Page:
TAKE RESPONSIBILITY: Set the example for your children and employees by becoming an advocate for farm safety in your operation, says safety specialist Bill Field.

How to protect children on farm

Here is an inside look at the details that go into reporting farm accidents.

The most tragic report anyone can hear is that of a child either run over by a tractor, suffocated in a grain bin or killed in some other way on a farm. Many people choose farming as their occupation because they want to raise their children in a rural setting and give them positive experiences that can only come from growing up on a farm.

The question becomes, how can you do that without exposing them to unnecessary risks? What hazards are out there that your children should know about if you live on a farm?

The good news, based on the annual farm fatality report for 2016 released by Bill Field, Purdue University Extension farm safety specialist, is that fewer children and young adults die in farm accidents today than in the past. Since 1994, 11% of people killed in farm accidents were under age 18. By contrast, nearly half of the victims were 60 or older.

Four youth were killed in 2016, which is higher than normal. Total deaths for 2016 overall were dramatically higher — the third-highest number of farm fatalities in 47 years.

Good advice
Field (left) answers questions related to farm accidents in the second half of this interview with Indiana Prairie Farmer. Read the first half here. Charlene Cheng, Field's assistant, helped him prepare his responses.

If a family has children under age 16, what advice can you give them to keep them safe on the farm? First, set realistic expectations for those around you and your operation. This reduces stress and frustration, which can reduce injuries. Many believe that more awareness of children working in hazardous conditions and a change in expectations of what children can do has helped reduce the number of fatalities and injuries for youth under 18 years old.

How can you make your farm a safer place to work overall? Make a personal investment in safety. Buy some new personal protective equipment, take a CPR class, install a ROPS [rollover protective structure] on an older tractor that doesn’t have one, or replace a shield. Don’t just delegate. Become directly involved in making your operation a safer place to work.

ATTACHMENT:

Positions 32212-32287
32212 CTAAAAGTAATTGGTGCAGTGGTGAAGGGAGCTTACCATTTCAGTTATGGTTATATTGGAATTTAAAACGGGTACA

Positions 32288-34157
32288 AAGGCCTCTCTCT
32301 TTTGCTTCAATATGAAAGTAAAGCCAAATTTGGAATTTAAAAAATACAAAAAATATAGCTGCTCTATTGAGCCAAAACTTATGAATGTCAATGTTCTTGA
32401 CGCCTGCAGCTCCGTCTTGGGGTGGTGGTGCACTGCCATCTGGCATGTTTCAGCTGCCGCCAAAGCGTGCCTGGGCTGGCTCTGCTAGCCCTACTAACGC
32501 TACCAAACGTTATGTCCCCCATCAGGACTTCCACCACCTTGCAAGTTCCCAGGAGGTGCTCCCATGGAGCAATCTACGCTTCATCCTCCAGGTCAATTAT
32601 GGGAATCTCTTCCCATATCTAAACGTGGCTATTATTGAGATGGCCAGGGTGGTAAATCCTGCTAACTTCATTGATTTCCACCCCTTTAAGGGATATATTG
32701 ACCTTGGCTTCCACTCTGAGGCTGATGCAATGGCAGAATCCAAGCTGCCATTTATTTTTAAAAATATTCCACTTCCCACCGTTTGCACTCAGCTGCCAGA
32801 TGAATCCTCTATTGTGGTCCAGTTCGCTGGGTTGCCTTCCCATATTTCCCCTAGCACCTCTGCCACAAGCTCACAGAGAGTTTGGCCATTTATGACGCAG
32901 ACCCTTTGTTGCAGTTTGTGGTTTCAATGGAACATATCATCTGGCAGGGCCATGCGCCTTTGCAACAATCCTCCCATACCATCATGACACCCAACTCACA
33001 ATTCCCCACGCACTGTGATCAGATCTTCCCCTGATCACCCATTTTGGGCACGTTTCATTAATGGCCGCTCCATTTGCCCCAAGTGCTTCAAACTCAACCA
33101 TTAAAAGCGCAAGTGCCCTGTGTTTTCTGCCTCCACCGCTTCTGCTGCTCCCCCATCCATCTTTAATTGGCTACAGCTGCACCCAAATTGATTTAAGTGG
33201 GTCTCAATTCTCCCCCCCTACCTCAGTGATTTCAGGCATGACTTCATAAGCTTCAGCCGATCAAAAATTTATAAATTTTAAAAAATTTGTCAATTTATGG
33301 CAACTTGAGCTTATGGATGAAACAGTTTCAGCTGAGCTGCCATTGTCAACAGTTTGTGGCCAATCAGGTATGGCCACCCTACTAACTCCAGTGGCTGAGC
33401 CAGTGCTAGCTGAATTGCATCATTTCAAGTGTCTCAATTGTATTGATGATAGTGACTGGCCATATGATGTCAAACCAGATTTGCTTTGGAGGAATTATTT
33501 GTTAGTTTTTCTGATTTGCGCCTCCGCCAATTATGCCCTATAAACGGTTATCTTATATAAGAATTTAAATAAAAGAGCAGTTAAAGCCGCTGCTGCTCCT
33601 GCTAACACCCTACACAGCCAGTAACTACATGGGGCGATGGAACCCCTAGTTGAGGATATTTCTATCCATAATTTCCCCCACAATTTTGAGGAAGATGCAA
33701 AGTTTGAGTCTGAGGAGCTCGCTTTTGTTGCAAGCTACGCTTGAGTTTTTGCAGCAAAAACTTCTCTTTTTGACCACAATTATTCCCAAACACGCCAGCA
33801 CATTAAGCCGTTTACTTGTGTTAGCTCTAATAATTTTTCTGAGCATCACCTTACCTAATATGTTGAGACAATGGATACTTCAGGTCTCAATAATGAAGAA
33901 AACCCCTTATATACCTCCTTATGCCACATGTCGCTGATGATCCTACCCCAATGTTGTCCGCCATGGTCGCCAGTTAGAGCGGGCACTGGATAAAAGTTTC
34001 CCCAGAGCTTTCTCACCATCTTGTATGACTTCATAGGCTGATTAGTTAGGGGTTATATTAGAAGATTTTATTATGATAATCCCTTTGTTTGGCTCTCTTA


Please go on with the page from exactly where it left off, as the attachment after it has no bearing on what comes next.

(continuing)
How can you set a tone about safety for family members and employees? Clarify to everyone working with or for you that their well-being is important. Encourage them to bring to your attention unacceptable hazards around the farm.

Tell them that you love them and want them to come home safe and sound at the end of each day. Hold them accountable to follow safety practices and provide their own personal protective equipment, and give young workers the training they need beforehand

Is any part of the jump in fatalities last year due to changes in reporting, or are methods still the same? The surveillance method is still the same. We actively collect incident cases through news articles, self-reporting by farmers and obituaries. We would also like to give special thanks to the Department of Labor for their input into our data collection efforts.

Are ag fatalities and accidents accurately reported? Currently there is no requirement to report ag fatalities and incidents to anyone. By working together with the Department of Labor, we have pretty good coverage.

Should the system of reporting be changed? To implement a comprehensive incident reporting system would be very expensive. I believe these resources would be better spent elsewhere, such as in providing free safety consultation.

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